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How to clean with Strong White Vinegar

White vinegar is a darling in natural home keeping circles – and for good reason. It’s versatile and safe! Vinegar can be used as a sanitizer all around the home, especially in the kitchen and bathroom.  It does a great job of bring up luster and shine on glass and stainless steel. In the laundry it works as both a deodouriser and fabric softener.

A little vinegar history

Vinegar & people have such a long history. It can claim an astonishing 7000 years of human use and counting! In a time of not knowing if a modern cleaning agent is safe to use or not, vinegar well and truly stands out of the crowd as tried and trusted.

Records of its use stretch back pre-Babylonian times, when Ancient Sumerian people discovered that ‘soured’ or off alcohol, like wine that had been exposed to air, gave a new and very useful tool, vinegar. They found vinegar could stop food from spoiling, which in a time before refrigerators was lifesaving. From this beginning spans an amazing history of vinegar being used for preserving food, as a health giving medicine and, as a cleaner.

How to use vinegar in your home cleaning routine:

Continuing to use vinegar today as a cleaner makes more sense than ever – hands down safe and effective, newly synthesized chemicals will never have the same safety record.



10 simple ways to use vinegar in your cleaning routine:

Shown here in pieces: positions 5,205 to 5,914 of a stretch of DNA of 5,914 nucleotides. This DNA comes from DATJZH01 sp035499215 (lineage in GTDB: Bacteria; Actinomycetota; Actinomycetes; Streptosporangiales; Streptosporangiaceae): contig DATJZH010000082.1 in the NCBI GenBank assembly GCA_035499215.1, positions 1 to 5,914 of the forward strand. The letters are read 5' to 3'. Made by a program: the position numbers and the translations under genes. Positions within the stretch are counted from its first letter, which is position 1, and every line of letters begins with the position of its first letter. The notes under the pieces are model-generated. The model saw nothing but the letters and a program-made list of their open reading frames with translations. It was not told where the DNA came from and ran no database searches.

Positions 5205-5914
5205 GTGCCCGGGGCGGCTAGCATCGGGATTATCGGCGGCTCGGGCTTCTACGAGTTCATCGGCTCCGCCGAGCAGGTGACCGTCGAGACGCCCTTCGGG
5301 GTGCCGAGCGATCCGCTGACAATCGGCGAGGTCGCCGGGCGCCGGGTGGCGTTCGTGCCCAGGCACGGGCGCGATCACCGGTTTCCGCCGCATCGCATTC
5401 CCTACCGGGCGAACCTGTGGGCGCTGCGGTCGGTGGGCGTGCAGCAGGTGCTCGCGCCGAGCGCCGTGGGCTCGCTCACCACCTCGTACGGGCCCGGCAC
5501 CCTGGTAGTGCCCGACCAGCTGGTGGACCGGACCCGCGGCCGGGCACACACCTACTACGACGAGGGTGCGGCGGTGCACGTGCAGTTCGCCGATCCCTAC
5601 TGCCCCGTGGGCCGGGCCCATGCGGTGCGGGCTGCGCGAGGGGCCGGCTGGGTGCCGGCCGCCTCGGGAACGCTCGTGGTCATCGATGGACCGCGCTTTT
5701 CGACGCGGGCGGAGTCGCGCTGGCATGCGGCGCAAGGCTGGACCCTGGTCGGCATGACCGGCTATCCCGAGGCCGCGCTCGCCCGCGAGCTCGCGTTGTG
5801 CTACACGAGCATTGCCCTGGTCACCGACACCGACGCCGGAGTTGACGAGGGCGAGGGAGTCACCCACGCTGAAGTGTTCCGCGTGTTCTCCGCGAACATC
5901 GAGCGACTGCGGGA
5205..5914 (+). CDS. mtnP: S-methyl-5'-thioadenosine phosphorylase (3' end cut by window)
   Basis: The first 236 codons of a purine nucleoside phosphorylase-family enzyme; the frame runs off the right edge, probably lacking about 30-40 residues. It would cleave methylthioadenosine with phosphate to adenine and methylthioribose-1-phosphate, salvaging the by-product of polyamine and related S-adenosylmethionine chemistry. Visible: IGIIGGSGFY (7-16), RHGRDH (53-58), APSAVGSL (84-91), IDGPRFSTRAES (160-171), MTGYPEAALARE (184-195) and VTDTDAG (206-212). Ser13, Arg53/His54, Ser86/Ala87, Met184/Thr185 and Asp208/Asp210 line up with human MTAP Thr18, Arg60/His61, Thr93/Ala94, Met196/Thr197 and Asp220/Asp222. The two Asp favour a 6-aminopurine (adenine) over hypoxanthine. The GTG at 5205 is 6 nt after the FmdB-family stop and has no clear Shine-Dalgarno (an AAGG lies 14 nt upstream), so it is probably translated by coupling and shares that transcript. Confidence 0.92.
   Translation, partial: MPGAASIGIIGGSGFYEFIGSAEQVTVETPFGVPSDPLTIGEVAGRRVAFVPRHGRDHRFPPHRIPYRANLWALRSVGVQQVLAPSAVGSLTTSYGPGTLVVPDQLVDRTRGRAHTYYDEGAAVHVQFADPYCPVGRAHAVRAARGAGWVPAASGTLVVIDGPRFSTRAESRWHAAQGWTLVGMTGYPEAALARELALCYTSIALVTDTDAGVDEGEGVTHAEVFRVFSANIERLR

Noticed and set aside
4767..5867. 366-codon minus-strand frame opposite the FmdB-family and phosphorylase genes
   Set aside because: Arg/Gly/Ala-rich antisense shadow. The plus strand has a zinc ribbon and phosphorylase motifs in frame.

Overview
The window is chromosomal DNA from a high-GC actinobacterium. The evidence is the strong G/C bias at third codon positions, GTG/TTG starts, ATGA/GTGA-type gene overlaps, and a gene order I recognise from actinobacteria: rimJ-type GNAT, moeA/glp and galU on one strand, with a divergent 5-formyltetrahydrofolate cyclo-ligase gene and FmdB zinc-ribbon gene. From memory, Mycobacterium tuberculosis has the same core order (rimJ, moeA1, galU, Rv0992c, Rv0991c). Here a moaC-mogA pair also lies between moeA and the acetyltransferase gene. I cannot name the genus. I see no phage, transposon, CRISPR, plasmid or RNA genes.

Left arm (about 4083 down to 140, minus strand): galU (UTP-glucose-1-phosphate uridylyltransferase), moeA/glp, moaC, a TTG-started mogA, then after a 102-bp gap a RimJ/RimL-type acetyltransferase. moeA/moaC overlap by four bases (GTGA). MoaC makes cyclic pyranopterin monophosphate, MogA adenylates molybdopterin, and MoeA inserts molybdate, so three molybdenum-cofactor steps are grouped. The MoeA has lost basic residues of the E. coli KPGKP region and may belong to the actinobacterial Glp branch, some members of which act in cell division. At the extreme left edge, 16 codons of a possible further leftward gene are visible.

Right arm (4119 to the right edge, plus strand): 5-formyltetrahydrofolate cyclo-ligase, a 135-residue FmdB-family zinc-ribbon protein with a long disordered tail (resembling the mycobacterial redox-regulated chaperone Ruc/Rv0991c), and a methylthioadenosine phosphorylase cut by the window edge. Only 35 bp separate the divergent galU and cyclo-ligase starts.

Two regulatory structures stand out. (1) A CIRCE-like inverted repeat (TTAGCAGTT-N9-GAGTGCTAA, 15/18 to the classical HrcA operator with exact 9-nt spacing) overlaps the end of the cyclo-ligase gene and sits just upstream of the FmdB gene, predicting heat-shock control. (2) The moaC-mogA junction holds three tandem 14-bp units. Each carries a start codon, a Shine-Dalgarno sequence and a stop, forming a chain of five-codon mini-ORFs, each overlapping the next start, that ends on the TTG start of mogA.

1. Shining glass, windows and mirrors: Dilute Figgy & Co. Strong white vinegar, 1/3 vinegar with 2/3 water and store in a trigger bottle. Spray then buff glass with a lint free cloth.
  2. Shining stainless steel: Dilute Figgy & Co. Strong white vinegar, 1/3 vinegar with 2/3 water and store in a trigger bottle. Spray then wipe benches and appliances in the same direction as the metal grain. A Spruce cloth give a streak free finish and works well for this
  3. Dishwasher rinse aid: Dilute Figgy & Co. Strong white vinegar with equal parts water, use this in the rinse aid reservoir.
  4. Water spots on shower glass: Spray clean glass with undiluted vinegar and leave for 30minutes. Give the glass a scrub with a stiff brush or non-scratch glass cleaning pad (3M or Scotchbrite)
  5. Odour eater for washing: vinegar works well because it kills bacteria that cause odour. Add washed items to a bucket of hot water with ¼ cup strong white vinegar. The is best for robust textiles only
  6. Compost bucket: If your inside collection bucket is getting a bit whiffy, spray with diluted vinegar.
  7. Fabric softener: Vinegar as a fabric softener has been used for as long as soap has been used in the laundry. Soap can to bind with water minerals in the wash in areas with higher water mineral content, this can make clothes feel stiff. Adding white vinegar to the rinse breaks this down and rinses the minerals away. Read our blog on Vinegar Vs Fabric softener
  8. Wool washing: Wool fibers are a protein based textile that respond to different pH levels. Washing with soap which is an alkaline cleaner will leave the woolens clean, but sometimes scratchy as the fibers have been fluffed up. A final rinse with vinegar balances the pH and settles and smooths the fibers. For hand washing, add a few tablespoons to the rinse water. Read our washing woollen blankets blog